Article

gift, Greece

G. Herman

in Oxford Research Encyclopedia of Classics


Published online December 2015 | e-ISBN: 9780199381135 | DOI: https://dx.doi.org/10.1093/acrefore/9780199381135.013.2840

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In the Homeric poems, gift-giving perhaps receives more attention than any other peaceful heroic activity. It has three outstanding features. First, gifts have an extremely wide range of functions. The word ‘gift’ (dōron) was, as Finley (see bibliog. below) puts it, ‘a cover-all for a great variety of actions and transactions which later became differentiated and acquired their own appellations…payments for services rendered, desired or anticipated; what we would call fees, rewards, prizes and sometimes bribes’ (and, we should perhaps add, taxes, loans, and diplomatic relationships). Secondly, gifts are often extremely valuable; those referred to include cattle, armour, women, and even entire cities. Thirdly, gifts are frequently given within contexts such as *marriage, *funerals, friendship, and ritualized friendship (see friendship, greece and friendship, ritualized), either to initiate or to perpetuate amiable relationships. The claim sometimes made in modern research (by Hooker, for example) that these features of gift-giving existed in poetical fantasy rather than in social reality is contradicted by the recurrence of these features in later non-poetical descriptions of gift-giving.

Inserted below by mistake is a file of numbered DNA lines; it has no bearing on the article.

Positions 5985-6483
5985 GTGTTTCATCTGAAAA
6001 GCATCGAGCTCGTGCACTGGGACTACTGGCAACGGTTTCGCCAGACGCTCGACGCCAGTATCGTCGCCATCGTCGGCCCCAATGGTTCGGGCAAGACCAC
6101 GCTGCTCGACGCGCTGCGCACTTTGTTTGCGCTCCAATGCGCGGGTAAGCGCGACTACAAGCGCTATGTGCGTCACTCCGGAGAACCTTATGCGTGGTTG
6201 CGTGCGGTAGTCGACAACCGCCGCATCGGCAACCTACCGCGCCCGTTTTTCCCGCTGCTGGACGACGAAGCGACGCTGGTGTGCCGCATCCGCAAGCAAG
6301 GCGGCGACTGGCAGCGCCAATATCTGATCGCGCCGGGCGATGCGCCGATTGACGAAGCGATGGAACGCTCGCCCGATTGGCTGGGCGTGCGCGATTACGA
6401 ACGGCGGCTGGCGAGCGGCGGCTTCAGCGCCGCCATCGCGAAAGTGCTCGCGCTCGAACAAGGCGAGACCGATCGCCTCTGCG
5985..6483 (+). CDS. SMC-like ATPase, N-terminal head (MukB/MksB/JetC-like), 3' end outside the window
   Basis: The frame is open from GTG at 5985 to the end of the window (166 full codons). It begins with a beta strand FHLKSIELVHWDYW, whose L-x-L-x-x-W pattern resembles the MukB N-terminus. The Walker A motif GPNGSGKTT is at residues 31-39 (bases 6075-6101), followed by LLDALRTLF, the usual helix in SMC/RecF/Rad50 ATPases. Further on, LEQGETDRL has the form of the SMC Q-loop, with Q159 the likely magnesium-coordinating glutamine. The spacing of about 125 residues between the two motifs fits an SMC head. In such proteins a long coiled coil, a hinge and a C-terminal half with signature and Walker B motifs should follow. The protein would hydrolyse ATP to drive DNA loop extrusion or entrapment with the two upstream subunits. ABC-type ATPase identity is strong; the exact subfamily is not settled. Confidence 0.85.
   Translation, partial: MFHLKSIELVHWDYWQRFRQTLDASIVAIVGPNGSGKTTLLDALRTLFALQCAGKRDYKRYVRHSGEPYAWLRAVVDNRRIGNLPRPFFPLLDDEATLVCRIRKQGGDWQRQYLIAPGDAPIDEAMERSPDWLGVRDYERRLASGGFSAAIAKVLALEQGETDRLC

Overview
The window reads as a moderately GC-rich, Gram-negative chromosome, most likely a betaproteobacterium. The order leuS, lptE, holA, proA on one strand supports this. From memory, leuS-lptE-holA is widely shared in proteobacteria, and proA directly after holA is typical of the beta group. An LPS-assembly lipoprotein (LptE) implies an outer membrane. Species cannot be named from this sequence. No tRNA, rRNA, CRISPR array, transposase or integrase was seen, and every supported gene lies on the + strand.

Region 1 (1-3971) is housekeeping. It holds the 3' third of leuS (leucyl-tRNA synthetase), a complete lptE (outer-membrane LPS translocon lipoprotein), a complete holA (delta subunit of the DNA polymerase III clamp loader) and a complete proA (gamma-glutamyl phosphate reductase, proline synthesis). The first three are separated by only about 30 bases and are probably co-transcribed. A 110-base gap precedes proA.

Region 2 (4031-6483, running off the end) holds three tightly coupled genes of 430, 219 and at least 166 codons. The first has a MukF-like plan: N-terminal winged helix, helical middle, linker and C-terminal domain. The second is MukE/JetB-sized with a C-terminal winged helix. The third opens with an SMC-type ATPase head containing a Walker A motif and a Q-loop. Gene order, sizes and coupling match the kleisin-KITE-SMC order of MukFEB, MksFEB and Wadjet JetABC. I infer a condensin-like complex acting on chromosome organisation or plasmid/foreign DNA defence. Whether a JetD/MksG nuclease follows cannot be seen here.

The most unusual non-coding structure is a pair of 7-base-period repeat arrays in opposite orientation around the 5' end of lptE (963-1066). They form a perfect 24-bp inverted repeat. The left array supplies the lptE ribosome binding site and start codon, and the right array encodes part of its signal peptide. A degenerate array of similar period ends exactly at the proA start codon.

Article.  638 words. 

Subjects: Economic History ; Greek and Roman Archaeology

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